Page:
A little more than a year after it started meeting, Gardiner’s Recreational Marijuana Task Force has drafted recommendations that retail sales and cultivation, manufacturing and testing be allowed in the city if they’re subject to regulations.

The task force has also recommended that marijuana social clubs not be allowed in Gardiner.

The Gardiner City Council will consider accepting the report when it meets Wednesday, and it might consider extending the current moratorium on allowing recreational pot-related enterprises to open in Gardiner for six more months.

“The current moratorium we have in place ends May 5,” interim City Manager Anne Davis said.

The council created the task force in January 2017, two months after Maine voters legalized recreational marijuana. In addition to allowing residents older than 21 to grow and possess limited amounts of pot, the citizen’s initiative that passed by a narrow margin also allowed social clubs, retail operations and commercial enterprises such as cultivation and testing facilities to operate under a state license.

In a 1,464-1,605 vote, Gardiner residents lined up with most other communities in Kennebec County in voting against the proposal. Even so, enough voters across Maine sided with legalizing marijuana that ballot question passed by a narrow margin, and a challenge to the result was abandoned.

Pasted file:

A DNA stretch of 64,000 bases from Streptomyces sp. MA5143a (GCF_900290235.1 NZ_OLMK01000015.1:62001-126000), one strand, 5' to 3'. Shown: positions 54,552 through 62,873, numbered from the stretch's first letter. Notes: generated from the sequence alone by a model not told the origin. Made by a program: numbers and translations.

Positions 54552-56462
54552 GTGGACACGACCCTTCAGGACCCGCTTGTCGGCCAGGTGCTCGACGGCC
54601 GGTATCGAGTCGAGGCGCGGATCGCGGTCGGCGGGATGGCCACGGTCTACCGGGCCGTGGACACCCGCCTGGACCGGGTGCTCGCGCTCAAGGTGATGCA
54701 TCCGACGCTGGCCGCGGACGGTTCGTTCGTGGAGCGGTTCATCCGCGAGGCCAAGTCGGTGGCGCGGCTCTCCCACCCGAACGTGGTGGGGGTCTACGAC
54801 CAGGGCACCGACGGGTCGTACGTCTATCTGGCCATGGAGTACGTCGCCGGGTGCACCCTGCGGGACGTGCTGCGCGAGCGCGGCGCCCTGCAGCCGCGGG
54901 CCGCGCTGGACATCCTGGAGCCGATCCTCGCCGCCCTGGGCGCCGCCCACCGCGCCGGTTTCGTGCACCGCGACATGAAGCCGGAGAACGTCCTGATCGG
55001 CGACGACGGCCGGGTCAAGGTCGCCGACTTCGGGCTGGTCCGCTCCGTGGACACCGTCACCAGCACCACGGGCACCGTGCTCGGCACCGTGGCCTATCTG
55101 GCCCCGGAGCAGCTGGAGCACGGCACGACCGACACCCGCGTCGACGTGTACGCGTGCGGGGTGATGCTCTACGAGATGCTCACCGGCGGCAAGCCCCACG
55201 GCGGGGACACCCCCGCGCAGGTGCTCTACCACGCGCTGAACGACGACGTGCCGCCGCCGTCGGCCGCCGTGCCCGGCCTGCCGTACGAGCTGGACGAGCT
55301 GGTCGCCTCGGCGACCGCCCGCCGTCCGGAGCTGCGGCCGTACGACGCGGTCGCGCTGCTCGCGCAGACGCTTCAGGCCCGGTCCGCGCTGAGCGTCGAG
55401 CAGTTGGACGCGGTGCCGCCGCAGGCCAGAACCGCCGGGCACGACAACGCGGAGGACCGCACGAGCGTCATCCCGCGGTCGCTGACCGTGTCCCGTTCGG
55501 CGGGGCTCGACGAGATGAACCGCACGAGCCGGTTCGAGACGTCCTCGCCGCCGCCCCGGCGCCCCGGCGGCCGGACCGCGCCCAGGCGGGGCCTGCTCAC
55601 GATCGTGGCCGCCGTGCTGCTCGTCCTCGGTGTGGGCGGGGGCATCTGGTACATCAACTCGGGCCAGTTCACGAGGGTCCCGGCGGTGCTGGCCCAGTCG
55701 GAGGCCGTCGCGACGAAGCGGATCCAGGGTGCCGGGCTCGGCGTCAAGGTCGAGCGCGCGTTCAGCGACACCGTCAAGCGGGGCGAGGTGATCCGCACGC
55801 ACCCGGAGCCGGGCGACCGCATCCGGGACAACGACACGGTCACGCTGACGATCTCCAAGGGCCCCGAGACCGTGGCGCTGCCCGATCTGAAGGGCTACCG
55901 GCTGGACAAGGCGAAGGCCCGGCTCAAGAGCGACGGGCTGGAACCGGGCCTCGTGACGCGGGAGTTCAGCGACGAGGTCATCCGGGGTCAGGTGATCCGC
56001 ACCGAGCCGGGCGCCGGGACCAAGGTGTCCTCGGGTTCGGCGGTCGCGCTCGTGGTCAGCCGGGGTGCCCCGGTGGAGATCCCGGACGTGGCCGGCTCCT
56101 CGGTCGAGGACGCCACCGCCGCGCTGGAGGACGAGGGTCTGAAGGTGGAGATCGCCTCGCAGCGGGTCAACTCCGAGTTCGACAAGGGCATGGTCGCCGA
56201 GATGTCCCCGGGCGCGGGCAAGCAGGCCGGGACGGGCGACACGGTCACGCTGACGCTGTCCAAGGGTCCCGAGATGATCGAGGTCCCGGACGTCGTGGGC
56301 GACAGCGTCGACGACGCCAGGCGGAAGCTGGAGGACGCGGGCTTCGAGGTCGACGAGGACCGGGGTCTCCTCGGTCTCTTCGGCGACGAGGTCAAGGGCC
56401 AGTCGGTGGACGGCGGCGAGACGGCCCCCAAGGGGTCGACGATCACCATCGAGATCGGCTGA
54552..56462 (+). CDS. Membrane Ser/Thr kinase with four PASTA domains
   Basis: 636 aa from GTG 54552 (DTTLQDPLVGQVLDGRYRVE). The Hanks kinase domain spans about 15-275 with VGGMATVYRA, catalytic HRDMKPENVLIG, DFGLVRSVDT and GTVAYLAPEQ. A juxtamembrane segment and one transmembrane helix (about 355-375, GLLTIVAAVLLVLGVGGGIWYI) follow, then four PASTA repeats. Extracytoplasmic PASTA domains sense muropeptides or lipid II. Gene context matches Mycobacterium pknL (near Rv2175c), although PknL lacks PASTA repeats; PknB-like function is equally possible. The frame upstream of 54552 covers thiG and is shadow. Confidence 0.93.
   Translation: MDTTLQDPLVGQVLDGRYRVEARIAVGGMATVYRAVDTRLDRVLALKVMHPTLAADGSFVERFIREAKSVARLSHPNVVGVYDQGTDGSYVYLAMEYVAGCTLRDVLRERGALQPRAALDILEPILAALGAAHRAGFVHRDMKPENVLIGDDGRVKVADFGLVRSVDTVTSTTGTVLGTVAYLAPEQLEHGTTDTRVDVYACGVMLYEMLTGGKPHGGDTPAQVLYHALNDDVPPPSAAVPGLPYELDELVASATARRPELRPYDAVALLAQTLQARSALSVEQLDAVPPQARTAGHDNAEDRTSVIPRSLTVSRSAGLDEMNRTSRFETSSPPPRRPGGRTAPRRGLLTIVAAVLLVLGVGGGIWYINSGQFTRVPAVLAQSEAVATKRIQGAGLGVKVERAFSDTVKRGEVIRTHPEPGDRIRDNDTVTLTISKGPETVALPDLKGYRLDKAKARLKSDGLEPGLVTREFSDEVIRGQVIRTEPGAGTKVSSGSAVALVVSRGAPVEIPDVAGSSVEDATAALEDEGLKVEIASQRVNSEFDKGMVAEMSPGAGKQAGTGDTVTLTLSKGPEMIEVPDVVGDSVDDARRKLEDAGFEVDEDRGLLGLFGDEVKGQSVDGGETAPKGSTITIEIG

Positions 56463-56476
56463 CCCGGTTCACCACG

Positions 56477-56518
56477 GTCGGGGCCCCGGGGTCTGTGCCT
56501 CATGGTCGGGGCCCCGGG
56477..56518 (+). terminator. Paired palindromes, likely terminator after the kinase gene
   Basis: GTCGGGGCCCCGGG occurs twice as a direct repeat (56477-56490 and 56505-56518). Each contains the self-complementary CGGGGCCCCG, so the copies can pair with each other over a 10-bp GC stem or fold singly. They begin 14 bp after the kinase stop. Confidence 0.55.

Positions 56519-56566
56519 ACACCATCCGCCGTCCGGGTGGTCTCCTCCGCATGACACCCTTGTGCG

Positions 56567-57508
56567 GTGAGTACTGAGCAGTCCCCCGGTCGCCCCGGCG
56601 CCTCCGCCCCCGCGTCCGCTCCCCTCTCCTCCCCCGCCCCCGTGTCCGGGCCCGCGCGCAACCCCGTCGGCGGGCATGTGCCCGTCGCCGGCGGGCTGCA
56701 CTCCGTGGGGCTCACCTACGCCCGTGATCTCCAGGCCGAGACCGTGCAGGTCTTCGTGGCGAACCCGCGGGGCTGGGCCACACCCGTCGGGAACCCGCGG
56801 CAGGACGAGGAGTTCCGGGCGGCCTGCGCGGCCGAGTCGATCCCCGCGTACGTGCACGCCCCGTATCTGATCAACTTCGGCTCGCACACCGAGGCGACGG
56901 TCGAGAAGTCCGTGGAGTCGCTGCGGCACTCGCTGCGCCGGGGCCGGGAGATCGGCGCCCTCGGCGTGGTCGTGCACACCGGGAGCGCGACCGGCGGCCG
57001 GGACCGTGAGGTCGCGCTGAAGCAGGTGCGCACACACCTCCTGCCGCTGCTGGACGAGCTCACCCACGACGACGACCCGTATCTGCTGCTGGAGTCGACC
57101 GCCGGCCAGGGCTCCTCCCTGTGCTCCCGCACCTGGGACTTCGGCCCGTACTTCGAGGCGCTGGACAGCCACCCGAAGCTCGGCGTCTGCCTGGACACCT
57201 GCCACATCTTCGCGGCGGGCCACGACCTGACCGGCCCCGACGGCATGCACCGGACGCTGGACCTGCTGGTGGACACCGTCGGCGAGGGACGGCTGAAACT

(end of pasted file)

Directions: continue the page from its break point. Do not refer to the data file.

The council chose District 1 Councilor Terry Berry to be a nonvoting chairman and named six city residents to the task force — three in favor of legalized marijuana and three against. Gardiner police Chief James Toman, Code Enforcement Officer Barb Skelton and interim City Manager Anne Davis served as ex-officio members.

“Everyone was extremely respectful of ideas, and we seemed to come to a consensus,” Berry said Tuesday.

As the Gardiner task force deliberated on what it would recommend, Berry said its work was slowed by inaction by state lawmakers on setting up statewide regulations on pot-related commercial enterprises.

The Legislature has been working on its proposal to launch the recreational pot market, but in the meantime, cities and towns have been weighing their options, putting in place temporary bans so that local regulatory options can be explored.

City elected officials on Wednesday also are expected to hold a budget hearing on Gardiner police and fire-and-ambulance requests, to discuss the bid process for the Iron Mine Hill Trailer Park and also consider:

• accepting bids for the tax-acquired properties at 14 Plummer St. and 494 Water St.;

• accepting a bid to purchase 28 Spring St.; and

• approving a liquor license for a catered function, The Great Race.

The council is expected to hold an executive session to discuss a real estate matter and vote in open session on whether to accept right-of-way proposals from the Maine Department of Transportation.

The council meets at 6 p.m., Wednesday in the council chamber at 6 Church St.

Jessica Lowell — 621-5632

[email protected]

Twitter: @JLowellKJ


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